West European Politics vol:34 issue:3 pages:626-643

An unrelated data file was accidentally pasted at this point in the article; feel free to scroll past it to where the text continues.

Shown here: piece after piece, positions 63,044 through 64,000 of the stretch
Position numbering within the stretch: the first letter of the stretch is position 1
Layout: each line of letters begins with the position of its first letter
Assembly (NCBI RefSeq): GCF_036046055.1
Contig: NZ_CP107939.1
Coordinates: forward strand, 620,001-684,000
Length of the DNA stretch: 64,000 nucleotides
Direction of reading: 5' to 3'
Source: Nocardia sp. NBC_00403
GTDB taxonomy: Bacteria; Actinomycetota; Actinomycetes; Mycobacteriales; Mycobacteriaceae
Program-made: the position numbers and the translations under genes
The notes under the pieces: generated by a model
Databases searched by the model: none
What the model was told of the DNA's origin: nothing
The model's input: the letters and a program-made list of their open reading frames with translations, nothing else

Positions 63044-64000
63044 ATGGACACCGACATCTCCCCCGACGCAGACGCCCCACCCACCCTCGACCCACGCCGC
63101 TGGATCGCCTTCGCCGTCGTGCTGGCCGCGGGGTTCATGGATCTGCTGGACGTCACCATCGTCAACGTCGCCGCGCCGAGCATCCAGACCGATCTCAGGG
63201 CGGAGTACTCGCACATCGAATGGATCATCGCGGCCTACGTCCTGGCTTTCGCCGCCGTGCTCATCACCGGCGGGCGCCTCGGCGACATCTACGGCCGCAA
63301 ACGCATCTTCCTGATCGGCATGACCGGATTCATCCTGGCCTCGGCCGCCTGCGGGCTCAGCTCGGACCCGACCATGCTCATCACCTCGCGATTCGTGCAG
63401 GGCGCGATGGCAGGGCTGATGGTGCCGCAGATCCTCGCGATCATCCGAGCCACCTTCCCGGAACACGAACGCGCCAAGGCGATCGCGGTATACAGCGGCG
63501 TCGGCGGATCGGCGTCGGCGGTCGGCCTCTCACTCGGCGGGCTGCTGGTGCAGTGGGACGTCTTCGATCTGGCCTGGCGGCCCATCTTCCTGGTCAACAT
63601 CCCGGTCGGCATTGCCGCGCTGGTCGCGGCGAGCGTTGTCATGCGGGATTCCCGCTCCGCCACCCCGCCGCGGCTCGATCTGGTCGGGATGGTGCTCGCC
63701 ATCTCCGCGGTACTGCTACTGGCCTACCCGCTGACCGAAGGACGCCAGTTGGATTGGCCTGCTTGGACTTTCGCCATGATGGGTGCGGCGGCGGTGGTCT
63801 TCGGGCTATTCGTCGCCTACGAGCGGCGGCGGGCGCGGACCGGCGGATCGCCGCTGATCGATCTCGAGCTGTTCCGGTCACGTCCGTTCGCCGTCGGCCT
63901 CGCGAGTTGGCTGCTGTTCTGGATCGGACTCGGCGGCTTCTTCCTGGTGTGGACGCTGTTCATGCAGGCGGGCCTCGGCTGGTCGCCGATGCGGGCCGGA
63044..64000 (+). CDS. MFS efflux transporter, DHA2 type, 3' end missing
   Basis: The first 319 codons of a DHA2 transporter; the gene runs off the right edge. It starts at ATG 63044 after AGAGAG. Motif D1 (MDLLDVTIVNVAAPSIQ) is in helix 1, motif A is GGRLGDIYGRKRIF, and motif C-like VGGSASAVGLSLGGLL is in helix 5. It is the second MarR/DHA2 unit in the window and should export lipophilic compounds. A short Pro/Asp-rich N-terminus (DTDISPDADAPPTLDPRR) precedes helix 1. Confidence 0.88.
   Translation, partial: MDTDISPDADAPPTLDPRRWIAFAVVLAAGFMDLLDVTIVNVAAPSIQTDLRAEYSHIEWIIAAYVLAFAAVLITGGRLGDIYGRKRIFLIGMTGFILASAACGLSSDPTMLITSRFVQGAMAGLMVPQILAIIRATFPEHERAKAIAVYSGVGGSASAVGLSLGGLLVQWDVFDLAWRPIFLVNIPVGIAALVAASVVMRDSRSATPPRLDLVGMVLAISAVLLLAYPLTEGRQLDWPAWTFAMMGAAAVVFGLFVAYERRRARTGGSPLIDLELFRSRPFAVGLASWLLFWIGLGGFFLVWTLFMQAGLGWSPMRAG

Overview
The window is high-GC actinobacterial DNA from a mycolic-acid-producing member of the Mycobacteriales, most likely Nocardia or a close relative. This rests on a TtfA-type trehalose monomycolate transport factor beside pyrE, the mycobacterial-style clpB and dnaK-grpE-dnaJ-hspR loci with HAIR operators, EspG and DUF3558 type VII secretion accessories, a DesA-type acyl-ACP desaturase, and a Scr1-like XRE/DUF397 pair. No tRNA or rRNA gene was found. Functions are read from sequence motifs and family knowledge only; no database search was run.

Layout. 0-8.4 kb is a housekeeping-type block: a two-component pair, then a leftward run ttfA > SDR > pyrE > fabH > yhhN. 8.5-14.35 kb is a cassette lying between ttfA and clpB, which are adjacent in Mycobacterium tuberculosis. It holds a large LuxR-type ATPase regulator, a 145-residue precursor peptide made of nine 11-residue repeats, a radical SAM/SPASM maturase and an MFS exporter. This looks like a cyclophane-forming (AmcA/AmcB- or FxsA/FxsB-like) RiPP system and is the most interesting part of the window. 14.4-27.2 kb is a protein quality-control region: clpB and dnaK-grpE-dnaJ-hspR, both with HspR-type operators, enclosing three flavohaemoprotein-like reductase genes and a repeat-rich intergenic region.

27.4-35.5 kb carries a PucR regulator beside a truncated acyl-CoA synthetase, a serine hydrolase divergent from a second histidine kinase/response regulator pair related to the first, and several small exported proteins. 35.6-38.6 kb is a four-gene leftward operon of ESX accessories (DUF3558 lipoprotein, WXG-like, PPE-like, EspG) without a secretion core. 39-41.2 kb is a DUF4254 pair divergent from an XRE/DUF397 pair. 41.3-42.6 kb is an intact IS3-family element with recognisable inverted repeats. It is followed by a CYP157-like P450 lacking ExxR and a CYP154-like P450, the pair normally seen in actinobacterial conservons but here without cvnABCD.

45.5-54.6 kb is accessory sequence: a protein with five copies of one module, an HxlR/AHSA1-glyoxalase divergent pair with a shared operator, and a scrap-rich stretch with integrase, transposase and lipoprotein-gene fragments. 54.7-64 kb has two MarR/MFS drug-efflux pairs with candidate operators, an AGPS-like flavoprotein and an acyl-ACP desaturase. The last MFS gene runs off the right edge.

During the past two decades, various attempts have been made to implement changes in the Belgian electoral system. While most of these attempts met with failure, some minor changes were successful. In this article, we consider three cases in depth: demands for the abolishment of compulsory voting, the ongoing discussion about splitting the Brussels electoral district according to linguistic lines, and the introduction of an electoral threshold. We demonstrate that legal barriers and veto players are instrumental in explaining the odds that attempts at electoral reform will be successful. Belgium’s consociational system does indeed impose the use of super majorities for some reforms and the in-built obligation of power sharing grants veto power to major but also to smaller political parties in every language group. The case studies also demonstrate that political parties often fail to estimate in a reliable manner the consequences of reform.